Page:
Even if it were possible to account for the safety of each and every Tornado aircraft and its crew in service with the RAF and NATO, it would always be claimed that the ‘loss’ had been cleverly erased from official records by the nefarious agents of the omnipresent cover-up. Already the signs of madness have surfaced among promoters of Max Burns’ theory with the appearance of ever more bizarre beliefs, including claims that drinking water levels ‘fell dramatically’ in the Ladybower reservoir following the appearance of the ‘Flying Triangle’ or that a secret portal to another dimension lies hidden beneath the reservoir complex! The standpoint of believers cannot fail but to lead along a path on which madness and paranoia lurk around every corner. No final conclusion will ever be accepted except one bound up with conspiracy, cover-up and the elusive ‘secret truth.’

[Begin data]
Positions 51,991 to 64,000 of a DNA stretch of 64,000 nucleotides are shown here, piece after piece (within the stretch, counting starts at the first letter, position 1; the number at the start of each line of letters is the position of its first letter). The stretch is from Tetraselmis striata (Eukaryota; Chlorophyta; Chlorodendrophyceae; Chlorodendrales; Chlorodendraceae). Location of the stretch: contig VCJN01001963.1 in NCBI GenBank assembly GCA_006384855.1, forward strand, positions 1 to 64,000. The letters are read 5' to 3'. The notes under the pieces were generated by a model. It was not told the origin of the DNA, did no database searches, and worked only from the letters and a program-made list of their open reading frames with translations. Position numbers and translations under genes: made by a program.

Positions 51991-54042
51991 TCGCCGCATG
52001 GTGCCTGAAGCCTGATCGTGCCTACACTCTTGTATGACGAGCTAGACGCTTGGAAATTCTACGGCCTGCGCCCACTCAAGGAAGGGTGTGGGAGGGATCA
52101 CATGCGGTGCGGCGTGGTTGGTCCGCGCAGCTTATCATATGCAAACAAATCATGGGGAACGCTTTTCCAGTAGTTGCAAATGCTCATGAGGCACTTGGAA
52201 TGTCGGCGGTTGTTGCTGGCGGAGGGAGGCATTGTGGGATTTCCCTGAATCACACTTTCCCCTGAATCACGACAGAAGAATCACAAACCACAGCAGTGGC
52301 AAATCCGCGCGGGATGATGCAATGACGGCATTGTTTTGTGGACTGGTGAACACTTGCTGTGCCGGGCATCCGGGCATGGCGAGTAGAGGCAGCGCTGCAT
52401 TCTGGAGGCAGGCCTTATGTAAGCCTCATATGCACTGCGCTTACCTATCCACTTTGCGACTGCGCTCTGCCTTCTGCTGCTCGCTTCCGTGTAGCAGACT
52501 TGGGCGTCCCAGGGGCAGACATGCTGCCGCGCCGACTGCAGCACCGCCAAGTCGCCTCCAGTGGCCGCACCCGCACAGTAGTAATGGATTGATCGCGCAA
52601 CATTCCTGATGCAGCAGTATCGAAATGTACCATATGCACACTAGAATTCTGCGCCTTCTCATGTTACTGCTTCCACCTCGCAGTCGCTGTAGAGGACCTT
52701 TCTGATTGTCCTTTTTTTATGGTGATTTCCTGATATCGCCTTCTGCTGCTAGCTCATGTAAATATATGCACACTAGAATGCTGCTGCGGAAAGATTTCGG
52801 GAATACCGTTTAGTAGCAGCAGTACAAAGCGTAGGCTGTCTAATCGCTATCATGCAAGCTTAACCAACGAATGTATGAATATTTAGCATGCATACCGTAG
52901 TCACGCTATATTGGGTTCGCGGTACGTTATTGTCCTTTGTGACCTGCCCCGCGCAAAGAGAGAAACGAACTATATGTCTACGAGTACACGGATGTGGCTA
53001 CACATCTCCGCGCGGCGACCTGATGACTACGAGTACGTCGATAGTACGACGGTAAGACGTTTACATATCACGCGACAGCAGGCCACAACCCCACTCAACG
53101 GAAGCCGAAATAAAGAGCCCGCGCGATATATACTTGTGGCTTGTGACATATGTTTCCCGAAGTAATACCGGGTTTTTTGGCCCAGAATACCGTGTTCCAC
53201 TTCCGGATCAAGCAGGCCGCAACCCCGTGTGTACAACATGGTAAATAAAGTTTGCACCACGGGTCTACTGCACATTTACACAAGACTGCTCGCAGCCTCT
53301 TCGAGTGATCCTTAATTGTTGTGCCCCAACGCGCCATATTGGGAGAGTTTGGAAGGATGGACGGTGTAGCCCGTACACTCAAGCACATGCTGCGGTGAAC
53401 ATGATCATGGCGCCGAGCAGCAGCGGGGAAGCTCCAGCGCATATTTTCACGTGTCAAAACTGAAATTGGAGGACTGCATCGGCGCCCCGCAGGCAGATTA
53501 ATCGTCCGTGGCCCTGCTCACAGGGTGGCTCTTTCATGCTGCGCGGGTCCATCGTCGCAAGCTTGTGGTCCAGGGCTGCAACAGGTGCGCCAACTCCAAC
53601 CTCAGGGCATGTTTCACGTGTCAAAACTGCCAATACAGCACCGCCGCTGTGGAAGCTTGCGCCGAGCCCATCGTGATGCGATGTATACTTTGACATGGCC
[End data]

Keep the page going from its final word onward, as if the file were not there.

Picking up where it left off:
Unfortunately, there can be no real conclusion to the Howden Moors ‘crash’; no clean ending which will allow the case to be tied up and neatly filed away. That is, of course, unless Max Burns and his followers can come up with hard physical proof that a Tornado was shot down by a UFO. I predict this will never happen. The carcass of facts surrounding this case has now been picked clean by legions of believers in the literal truth of UFOs and the case now lives on, Jackanory-like, in the tellings and re-tellings of people who have chosen never to concern themselves with the primary and secondary sources of information. They have chosen which pieces of information and whose research best suits their beliefs and prejudices and are blind to the realities of the case. Worse still, I and other rational researchers associated with the case have been demonised as ‘agents of the Government’ in an attempt to divert attention from the truth at the heart of the matter.